The inaccuracy of these numbers is unavoidable for many reasons. Depending on where you live, the infrastructure and effort to accurately count population will be vastly different. In the US and the UK, for example, a highly accurate national census is conducted every 10 years; Italy hasn’t had a census since 2000, and Germany hasn’t conducted a formal census since 1987. Other countries have censuses more regularly, such as Australia, which has one every 5 years.
Those countries that have censuses are the most accurate, although strict documentation of births and deaths can also give a relatively honest picture of a nation’s population, and these numbers are actually updated more regularly. Another crucial metric to factor in is migration and refugee crises, as this can diminish one nation and bolster another, often without formal documentation. In certain cases, this can be in the millions (e.g., 1979 – 6.3 million people moved from Afghanistan to Pakistan and Iran; 2011 – 12 million displaced from Syria to Turkey, Lebanon, Jordan and Western Europe).
Finally, in many developing nations, there is simply not a reliable system in place to document births and deaths, resulting in estimates being made, but their accuracy is hardly credible. Furthermore, many countries have difficult to reach areas, so door-to-door censuses overlook large swaths of the population.
By making these predictions in five-year chunks, these projections discount factors that can change birth and death rates. if fertility rates drop even incrementally, it can cause a huge change in national population growth, just as small increases in birth rates. This can be caused by economic instability, resource limitations, climate change, conflict, disease outbreaks, etc. For example, the WHO factors in AIDS outbreaks and epidemics in its numbers for African population change and growth, which will subsequently change the remaining population’s ability to reproduce (e.g., less people means less babies being born, thus changing the overall rate).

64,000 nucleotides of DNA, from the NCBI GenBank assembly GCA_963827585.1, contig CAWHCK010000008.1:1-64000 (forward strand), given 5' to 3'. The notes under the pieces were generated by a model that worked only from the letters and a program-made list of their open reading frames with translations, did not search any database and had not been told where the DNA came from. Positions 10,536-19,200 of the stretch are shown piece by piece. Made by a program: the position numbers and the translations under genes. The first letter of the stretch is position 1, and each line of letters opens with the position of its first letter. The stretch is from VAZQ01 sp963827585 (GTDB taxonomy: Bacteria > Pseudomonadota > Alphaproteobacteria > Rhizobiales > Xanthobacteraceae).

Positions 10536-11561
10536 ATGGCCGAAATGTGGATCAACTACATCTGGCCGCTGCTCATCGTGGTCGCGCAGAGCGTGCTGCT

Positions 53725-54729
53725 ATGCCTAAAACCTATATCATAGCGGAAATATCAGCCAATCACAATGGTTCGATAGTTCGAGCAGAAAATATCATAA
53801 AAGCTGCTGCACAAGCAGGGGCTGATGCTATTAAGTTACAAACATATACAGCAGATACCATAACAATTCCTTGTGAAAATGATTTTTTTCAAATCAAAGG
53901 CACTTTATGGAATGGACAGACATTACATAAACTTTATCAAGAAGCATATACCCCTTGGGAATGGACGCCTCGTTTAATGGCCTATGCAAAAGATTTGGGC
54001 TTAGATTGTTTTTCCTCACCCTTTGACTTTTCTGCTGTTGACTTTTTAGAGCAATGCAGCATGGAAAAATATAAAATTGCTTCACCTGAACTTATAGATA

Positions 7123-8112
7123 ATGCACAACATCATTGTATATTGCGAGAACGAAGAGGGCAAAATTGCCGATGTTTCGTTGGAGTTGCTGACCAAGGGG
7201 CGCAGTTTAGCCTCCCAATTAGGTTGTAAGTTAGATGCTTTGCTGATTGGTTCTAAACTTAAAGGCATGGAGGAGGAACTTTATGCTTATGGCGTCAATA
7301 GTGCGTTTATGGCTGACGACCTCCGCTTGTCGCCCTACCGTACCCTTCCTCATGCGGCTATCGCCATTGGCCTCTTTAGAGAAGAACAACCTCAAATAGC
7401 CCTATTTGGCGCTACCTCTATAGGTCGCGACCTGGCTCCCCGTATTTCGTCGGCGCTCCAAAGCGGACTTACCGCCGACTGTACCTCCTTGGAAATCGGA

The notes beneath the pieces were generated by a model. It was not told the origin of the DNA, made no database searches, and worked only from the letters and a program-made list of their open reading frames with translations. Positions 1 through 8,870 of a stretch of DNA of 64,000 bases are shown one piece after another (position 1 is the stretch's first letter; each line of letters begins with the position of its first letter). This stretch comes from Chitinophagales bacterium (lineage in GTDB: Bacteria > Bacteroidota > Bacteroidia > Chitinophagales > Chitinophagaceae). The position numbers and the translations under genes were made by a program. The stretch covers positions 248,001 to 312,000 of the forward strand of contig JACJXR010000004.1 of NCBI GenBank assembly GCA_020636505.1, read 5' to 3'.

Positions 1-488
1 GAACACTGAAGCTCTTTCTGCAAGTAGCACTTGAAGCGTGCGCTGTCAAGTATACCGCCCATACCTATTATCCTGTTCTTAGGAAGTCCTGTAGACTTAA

Fertility rates in Asia, where contraception and family planning is available, hover around 1.6 births per woman, whereas in many parts of Africa, that rate skyrockets to 5 births per woman. These average rates can change quickly, however, based on a regime change, or policies regarding abortion/contraception. As a current example, if the new United States presidential administration makes it more difficult or illegal to use contraception or abortion services, the fertility rate is likely to increase, all within the 5-year gap until the next UN rate update.
To put it simple, population analysts do the best they can with the information that is available to them from a wide range of sources, but making a firm statement on total growth rate or population is simply impossible. The planet could hit 8 billion people in 2023, but it could also be 2022, or possibly 2024. Frankly, given the margin of error, we won’t ever really know!
If you’re still curious about population growth and dynamics, here is a helpful video explaining a bit more about the history of people on Earth….